You’ve staged your home, kept it free of clutter and worked with a real estate agent to set the perfect asking price. Now all of that hard work has paid off: A potential buyer has made an offer, one that you’ve accepted. Nothing can stop your home sale now, right?
Not necessarily. There’s still a potential hurdle in the way – the appraisal. After you and a buyer sign a contract, the mortgage lender working with your buyers will order an appraisal of your property. During this, an appraiser will determine how much your home is worth in today’s market.
If that appraisal comes in under the agreed-upon sales price? Your home sale might collapse. That’s because the buyers’ lender won’t loan them more than what an appraiser says your home is worth. It’s why home sellers rightly fear the prospect of a low appraisal.
There are steps that you can take to salvage your home sale even if your home’s appraisal comes in low. The problem? They’re not all that pleasant.
Say a buyer offers to purchase your home for $200,000 and you accept that offer. But what if the appraiser values your home at $180,000?
The buyers’ lender won’t approve their borrowers for a loan for more than that $180,000. This leaves a gap of $20,000.
What happens now?
You can dispute the appraisal by submitting a Reconsideration of Value (ROV). Winning a dispute isn’t easy, though. You will need hard evidence to back up your claims. Usually this evidence will come in the form of other nearby home sales.
Brandon Hays, a real estate broker with Stellar Realty Northwest in Portland, Oregon, said that the key to fighting an appraisal is to work with your real estate agent to find comps that prove your case. Appraisers study recent sales of nearby homes that are similar to yours – what are known as comparables – when determining the value of your residence. If you can find recent comparable home sales that fetched a higher price, you might be able to successfully contest your appraisal, Hays said.
The buyer’s loan officer can help facilitate this process, which usually involves providing new comp sales that were not used by the appraiser but are believed to be superior to the comps the appraiser relied on. If the appraiser agrees that these comps should be included, he or she will revise the report and potentially revise the valuation.
But don’t expect a new appraisal if you can’t find these comparables.
“If you can prove on paper that the home’s value is what you say it is, then you can submit your request to the appraisal company,” Hays said. “I’ve experienced some appraisals using comps that are not actually comparable at all. This is an aggressive move, but it has worked on multiple occasions.”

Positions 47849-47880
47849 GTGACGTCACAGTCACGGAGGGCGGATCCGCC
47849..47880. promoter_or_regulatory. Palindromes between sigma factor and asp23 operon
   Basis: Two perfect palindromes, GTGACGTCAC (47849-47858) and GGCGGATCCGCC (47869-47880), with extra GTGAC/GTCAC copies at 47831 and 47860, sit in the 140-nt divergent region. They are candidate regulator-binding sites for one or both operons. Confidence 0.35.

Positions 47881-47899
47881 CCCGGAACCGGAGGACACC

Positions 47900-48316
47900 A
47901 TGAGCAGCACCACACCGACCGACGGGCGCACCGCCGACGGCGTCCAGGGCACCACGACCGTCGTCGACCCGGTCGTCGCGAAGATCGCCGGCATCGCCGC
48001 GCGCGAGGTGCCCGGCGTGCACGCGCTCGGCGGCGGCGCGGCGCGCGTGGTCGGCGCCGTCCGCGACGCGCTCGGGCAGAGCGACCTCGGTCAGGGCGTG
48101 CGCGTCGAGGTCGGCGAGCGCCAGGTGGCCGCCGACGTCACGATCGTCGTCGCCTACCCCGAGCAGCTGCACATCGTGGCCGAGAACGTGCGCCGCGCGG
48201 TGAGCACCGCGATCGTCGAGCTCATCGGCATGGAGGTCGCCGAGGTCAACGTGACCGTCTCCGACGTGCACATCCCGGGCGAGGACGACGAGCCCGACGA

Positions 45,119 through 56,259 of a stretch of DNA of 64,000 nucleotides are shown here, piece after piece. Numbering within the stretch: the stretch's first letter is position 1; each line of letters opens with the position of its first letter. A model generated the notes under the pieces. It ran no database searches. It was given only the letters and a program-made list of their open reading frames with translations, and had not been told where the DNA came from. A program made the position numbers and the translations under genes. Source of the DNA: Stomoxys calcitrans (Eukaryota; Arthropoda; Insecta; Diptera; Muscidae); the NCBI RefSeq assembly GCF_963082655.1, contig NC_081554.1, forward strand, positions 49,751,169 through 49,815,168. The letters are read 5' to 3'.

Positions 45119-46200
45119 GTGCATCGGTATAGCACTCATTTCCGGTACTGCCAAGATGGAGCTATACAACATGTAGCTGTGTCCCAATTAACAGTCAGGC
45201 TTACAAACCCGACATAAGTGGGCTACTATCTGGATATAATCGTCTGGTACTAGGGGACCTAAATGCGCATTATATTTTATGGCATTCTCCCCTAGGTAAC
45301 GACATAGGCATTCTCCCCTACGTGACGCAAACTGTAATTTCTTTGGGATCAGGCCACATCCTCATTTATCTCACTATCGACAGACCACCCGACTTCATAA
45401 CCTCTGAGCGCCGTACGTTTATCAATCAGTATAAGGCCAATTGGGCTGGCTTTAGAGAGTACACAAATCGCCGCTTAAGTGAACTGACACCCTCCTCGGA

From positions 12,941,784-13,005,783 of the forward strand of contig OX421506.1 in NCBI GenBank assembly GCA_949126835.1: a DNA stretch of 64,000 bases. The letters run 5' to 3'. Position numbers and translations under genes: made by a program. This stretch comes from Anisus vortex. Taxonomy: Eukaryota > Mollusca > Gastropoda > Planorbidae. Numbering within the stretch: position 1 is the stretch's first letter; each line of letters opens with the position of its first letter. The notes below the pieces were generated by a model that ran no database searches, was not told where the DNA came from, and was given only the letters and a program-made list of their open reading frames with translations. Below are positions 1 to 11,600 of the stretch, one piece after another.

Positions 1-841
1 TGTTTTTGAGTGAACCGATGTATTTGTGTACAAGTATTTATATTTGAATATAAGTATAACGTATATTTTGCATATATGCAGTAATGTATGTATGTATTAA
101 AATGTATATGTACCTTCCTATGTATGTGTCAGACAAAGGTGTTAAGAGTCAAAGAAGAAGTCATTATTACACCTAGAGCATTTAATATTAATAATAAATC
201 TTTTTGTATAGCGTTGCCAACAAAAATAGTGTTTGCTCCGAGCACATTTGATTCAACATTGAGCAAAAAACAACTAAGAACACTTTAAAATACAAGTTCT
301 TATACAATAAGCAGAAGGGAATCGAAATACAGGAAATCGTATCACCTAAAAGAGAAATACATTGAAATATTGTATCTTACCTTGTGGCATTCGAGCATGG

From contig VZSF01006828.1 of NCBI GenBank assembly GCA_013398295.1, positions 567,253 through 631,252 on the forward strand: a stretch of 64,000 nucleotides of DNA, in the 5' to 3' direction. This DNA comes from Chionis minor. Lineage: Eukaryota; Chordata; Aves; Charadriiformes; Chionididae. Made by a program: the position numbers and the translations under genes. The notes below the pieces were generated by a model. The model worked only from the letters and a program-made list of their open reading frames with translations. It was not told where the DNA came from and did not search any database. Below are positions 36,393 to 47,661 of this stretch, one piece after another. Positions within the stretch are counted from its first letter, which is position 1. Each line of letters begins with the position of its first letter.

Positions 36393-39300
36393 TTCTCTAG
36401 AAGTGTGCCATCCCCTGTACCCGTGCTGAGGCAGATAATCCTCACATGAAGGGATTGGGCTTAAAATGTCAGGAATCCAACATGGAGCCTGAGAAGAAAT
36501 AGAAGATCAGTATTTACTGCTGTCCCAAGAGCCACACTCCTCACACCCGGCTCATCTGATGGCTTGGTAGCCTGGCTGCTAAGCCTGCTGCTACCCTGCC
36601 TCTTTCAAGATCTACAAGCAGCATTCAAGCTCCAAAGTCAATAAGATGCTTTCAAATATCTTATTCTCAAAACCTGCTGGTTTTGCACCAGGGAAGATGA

A Financial Compromise?
But what if you can’t find comparable home sales to use in your argument? Susanna Haynie, broker/owner of Colorado Real Estate Group in Colorado Springs, Colorado, said that buyers and sellers can work together to overcome a low appraisal. But this will require financial sacrifices.
As a seller, you can reduce your asking price to the appraised value. You might have accepted an offer of $180,000 for your home. But if the appraisal says your home is worth $165,000, you can agree to accept that amount from your buyers instead. This will reduce your profit, maybe significantly, but it will keep your home sale on track.
“If the seller reduces the price to the appraisal, we are golden and are moving forward,” Haynie said.
Sometimes you might be able to convince the buyers to bring some money to the table, saving your real estate deal. For instance, if the buyers’ lender will only loan them $180,000 but you and the buyer agreed on a sales price of $200,000, you might agree to lower the sales price to $190,000 while the buyer agrees to pay $10,000. This will cover the $20,000 shortfall.
This type of compromise requires buyers who are willing and able to pay out of pocket. Finding such buyers is rare.
“There are times, then, when a low appraisal really does doom a home sale,” Haynie said. “If the seller is not budging in price, the buyer can walk. If this happens, it is very, very unfortunate.”
Decreasing the Odds of a Low Appraisal
You might think it’d be easier to prevent a low appraisal than fight one or lower your home’s selling price. Problem is, you have little power to influence an appraisal.
That’s because much of what determines an appraised value can’t be changed: your home’s age, size, location and surrounding neighborhood.
If you update your kitchen or add a master bedroom, you might increase your chances of earning a higher appraised value. But these are big, expensive fixes that will help boost your home’s value long before an appraisal is conducted.
What can you do after accepting an offer to boost your odds of a higher appraisal? The best way to do this is through the efforts of your real estate agent.
Melissa Terzis, associate broker with RLAH Real Estate in Washington, D.C., says that she always meets appraisers at her clients’ homes. She will share comparables with appraisers and information about the home that the appraiser might not have.
For instance, a condo association board might have recently approved a renovation or a new amenity such as a community pool or garage addition that might improve the value of the property. Terzis will make sure appraisers know of these forthcoming improvements.
“I will work diligently to defend the price,” Terzis said.